Monday, September 24, 2007

Indian Idle?

This euphoria over Indian Idol beats me. Sure, there have been lot of politically correct comments made about how this show has enabled people from beyond the metros to make their presence felt and reassert themselves. Yes, agreed. The munda in Punjabi Bagh (New Delhi) at least now knows there's a city called Shillong somwhere in India. Nothing more.

It is unfortunate regional disparities have to be settled - if at all they are - on a television show that at best may be described as a con exercise masquerading as a lacklustre pop gig.

The final episode of Indian Idol received over seven crore votes, a figure The Telegraph points out, is more than the entire population of the northeast. Each SMS cost between Rs 2-3 and calls from mobile were priced at Rs 6/min. Given the load of pre-recorded shit one has to go through before voting (and to do a lot of other things these days), a call to vote would have easily lasted more than a minute. So, let's see - seven crore votes would mean an earning of at least Rs 14 crore (considering all of these votes came in through the cheapest SMS route @ Rs 2 for each SMS). Add the ad revenue, and that would mean a super loot for Sony and its executives. So what if the finalists get two cars and the winner Rs 1 crore? That's pittance for all what has been raked during the enitre Indian Idol season.

Indian Idol is no nation-building or amity-promoting exercise. It's a money-making racket. It's not even a talent hunt show. In any case, what becomes of these idols after the initial cheer? The two earlier idols have been tethering on the edge of oblivion. Can you even recall their names? To ensure the two don't topple over, they were presented on the stage during the final yesterday singing songs that failed to register and entertain. Will Prashant Tamang have a better future? I sincerely hope so. But I still suggest he keep his job with the West Bengal police.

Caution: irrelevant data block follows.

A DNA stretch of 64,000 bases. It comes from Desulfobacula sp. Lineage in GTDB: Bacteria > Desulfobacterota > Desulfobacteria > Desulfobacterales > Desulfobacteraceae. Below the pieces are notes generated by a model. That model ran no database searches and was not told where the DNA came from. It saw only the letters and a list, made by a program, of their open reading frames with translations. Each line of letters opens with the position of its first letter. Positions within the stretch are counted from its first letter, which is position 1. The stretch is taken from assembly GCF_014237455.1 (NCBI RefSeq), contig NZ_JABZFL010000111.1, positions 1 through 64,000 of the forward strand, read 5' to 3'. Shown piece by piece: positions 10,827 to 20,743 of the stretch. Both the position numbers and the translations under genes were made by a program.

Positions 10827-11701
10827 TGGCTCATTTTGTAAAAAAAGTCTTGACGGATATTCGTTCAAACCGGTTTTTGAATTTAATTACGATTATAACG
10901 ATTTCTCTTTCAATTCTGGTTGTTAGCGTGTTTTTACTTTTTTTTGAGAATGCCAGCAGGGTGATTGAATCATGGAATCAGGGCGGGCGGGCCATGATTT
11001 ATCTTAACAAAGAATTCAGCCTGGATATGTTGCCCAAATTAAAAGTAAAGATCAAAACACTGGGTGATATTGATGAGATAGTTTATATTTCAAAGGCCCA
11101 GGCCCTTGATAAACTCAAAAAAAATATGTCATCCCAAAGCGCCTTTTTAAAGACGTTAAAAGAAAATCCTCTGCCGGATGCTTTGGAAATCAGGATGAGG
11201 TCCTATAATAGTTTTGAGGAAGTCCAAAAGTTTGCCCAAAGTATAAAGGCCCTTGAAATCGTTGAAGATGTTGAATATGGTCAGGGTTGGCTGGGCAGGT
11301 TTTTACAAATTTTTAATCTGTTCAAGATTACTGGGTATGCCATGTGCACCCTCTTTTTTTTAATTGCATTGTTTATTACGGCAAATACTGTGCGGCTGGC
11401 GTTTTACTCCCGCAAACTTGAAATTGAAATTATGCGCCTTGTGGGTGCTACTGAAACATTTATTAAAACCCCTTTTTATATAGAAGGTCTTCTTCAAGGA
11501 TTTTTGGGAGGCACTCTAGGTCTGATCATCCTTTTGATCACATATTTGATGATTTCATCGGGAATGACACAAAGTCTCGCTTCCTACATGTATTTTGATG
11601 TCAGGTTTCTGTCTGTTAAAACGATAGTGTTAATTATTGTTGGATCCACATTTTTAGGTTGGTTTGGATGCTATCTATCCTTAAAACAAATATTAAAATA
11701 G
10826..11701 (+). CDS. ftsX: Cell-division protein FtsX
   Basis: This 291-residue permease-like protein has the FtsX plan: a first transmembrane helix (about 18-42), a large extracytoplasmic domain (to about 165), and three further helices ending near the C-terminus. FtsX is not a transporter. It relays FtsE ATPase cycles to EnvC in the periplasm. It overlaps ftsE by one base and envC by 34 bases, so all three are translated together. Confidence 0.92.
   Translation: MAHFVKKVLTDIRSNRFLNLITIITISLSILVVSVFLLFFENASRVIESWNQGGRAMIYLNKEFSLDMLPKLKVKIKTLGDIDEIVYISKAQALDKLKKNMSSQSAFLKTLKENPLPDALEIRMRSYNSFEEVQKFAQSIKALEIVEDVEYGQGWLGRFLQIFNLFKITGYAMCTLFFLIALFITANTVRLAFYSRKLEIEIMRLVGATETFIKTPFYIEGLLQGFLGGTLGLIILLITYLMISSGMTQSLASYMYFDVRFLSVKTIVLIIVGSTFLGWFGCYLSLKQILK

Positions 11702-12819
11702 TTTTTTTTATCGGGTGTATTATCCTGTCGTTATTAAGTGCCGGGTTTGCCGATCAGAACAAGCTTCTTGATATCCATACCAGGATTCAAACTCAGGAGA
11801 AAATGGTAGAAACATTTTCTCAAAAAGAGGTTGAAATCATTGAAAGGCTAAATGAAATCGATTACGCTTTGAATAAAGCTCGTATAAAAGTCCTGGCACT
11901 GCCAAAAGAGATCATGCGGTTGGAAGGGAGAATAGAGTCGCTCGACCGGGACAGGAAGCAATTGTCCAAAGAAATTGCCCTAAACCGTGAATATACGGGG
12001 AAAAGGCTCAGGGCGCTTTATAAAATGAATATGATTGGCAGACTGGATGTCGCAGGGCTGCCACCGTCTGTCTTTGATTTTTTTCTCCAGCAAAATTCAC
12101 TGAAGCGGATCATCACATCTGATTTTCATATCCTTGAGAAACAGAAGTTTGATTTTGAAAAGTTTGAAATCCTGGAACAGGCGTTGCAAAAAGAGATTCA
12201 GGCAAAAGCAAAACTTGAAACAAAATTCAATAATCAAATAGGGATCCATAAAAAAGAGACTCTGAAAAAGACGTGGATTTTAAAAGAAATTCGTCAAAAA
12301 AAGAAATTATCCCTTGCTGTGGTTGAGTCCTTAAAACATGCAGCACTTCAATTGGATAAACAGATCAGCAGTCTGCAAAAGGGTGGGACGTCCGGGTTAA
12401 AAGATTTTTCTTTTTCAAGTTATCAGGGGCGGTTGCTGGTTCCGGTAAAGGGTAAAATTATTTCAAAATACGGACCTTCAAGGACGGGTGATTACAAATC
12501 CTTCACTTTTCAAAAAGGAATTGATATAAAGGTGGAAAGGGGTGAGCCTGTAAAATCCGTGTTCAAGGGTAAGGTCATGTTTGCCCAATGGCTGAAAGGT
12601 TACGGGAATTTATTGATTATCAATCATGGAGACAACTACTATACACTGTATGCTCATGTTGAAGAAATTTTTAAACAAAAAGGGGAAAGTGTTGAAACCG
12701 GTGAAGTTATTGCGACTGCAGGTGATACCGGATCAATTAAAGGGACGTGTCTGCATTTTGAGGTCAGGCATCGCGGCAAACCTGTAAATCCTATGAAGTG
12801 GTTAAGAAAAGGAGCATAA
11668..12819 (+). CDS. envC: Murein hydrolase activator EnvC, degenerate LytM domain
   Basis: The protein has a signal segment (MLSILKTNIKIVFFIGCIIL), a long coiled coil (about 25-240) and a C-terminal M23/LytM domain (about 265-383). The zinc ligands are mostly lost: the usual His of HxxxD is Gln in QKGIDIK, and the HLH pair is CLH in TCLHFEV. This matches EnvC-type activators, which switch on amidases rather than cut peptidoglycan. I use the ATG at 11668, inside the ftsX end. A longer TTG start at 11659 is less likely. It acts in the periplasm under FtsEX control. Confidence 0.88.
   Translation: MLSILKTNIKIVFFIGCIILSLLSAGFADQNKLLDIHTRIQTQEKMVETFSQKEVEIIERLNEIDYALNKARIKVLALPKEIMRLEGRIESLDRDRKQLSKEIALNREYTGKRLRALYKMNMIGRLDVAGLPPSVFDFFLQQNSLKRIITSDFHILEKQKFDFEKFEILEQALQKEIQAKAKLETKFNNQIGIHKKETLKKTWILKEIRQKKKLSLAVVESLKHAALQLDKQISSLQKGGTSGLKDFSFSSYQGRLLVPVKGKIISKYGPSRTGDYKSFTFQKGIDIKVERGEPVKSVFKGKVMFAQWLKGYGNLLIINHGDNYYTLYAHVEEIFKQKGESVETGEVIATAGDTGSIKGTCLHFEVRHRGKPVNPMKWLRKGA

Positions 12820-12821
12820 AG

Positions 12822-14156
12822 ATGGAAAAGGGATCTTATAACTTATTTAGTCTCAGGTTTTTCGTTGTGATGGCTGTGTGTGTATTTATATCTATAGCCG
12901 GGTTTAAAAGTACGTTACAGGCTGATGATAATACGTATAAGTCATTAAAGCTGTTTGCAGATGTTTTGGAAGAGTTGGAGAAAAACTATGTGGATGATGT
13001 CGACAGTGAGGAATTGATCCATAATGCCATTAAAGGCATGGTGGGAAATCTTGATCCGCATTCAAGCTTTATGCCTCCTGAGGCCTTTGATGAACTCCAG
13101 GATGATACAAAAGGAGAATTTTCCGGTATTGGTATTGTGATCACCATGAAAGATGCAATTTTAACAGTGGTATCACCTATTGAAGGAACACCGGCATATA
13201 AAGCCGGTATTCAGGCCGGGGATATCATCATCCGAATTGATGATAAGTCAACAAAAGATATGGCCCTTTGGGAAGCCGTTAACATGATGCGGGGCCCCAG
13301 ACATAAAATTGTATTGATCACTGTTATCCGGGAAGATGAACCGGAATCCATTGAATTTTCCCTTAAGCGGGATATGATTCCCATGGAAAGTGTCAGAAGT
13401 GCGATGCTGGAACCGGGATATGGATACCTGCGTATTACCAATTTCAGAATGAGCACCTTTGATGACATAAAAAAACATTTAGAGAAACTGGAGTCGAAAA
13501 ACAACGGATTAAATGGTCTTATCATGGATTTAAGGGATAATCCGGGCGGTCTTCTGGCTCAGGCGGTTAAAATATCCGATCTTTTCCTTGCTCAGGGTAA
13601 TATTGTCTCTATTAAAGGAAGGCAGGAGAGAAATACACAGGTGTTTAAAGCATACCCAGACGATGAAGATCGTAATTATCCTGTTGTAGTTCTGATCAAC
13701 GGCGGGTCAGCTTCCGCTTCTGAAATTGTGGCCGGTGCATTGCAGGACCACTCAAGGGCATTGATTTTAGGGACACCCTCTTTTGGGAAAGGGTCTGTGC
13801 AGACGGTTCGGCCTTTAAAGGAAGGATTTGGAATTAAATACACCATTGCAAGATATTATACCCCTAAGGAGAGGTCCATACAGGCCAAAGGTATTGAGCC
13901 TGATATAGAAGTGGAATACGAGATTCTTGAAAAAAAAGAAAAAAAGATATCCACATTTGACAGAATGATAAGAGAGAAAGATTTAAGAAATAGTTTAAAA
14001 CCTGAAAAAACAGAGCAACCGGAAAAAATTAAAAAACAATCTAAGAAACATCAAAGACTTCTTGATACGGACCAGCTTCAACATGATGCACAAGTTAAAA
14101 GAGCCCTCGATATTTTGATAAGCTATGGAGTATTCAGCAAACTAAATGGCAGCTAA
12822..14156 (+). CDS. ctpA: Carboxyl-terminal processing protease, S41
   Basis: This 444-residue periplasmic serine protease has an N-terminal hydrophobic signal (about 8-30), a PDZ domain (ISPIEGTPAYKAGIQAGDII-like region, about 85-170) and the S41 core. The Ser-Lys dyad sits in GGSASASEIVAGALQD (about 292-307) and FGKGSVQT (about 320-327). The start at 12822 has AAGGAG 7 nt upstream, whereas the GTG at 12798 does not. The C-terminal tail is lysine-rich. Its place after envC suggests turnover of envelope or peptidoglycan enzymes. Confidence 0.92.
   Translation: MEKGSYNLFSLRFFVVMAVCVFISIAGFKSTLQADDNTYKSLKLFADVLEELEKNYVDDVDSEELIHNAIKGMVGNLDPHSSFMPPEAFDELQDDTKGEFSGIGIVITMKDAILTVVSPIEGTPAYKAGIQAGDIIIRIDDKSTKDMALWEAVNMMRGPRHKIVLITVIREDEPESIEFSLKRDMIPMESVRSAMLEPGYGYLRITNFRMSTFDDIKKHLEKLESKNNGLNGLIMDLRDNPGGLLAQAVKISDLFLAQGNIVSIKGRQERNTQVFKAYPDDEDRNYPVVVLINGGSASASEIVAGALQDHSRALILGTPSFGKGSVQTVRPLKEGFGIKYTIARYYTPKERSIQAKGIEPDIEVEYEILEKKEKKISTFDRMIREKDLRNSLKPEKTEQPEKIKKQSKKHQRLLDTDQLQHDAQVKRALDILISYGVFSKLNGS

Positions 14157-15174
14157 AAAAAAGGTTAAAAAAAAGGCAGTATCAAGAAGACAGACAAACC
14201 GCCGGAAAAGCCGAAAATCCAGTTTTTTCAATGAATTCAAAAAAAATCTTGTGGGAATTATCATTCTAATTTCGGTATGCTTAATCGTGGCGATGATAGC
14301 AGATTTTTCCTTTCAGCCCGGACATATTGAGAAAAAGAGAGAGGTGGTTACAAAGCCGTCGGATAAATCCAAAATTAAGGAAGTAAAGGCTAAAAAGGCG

Also, why cannot the idol be selected by a panel of outstanding judges? Lata Mangeshkar has criticised the process of choosing winners through votes. The organisers defend the policy saying it allows democracy to find a voice. At the same time, SET India, the organisers, have refused to let us know the margin of votes with which Tamang won. Now which democracy would not want its citizens to know how many votes did the winning candidate and his nearest competitor receive?

How about placing the organisers, like in our democracy, under the RTI Act and demanding information they have so far witheld? Just a few quick questions I would like to ask:

1) How many votes did each candidate of the third edition of Indian Idol receive?
2) What was the amount of money generated through these votes?
3) Why cannot normal rates be allowed for texts and calls to vote? Why do voters have to be charged premium rates?
4) The profit earned by SET India?

Enough of a rant! See you in the next season of Indian Idol!

1 Comments:

Blogger himanshu vyas said...

Your suggestion worries me - how do we urgently convey this to Tamang , " Keep your job with WB police !!"

...please send a link to him !

8:40 PM  

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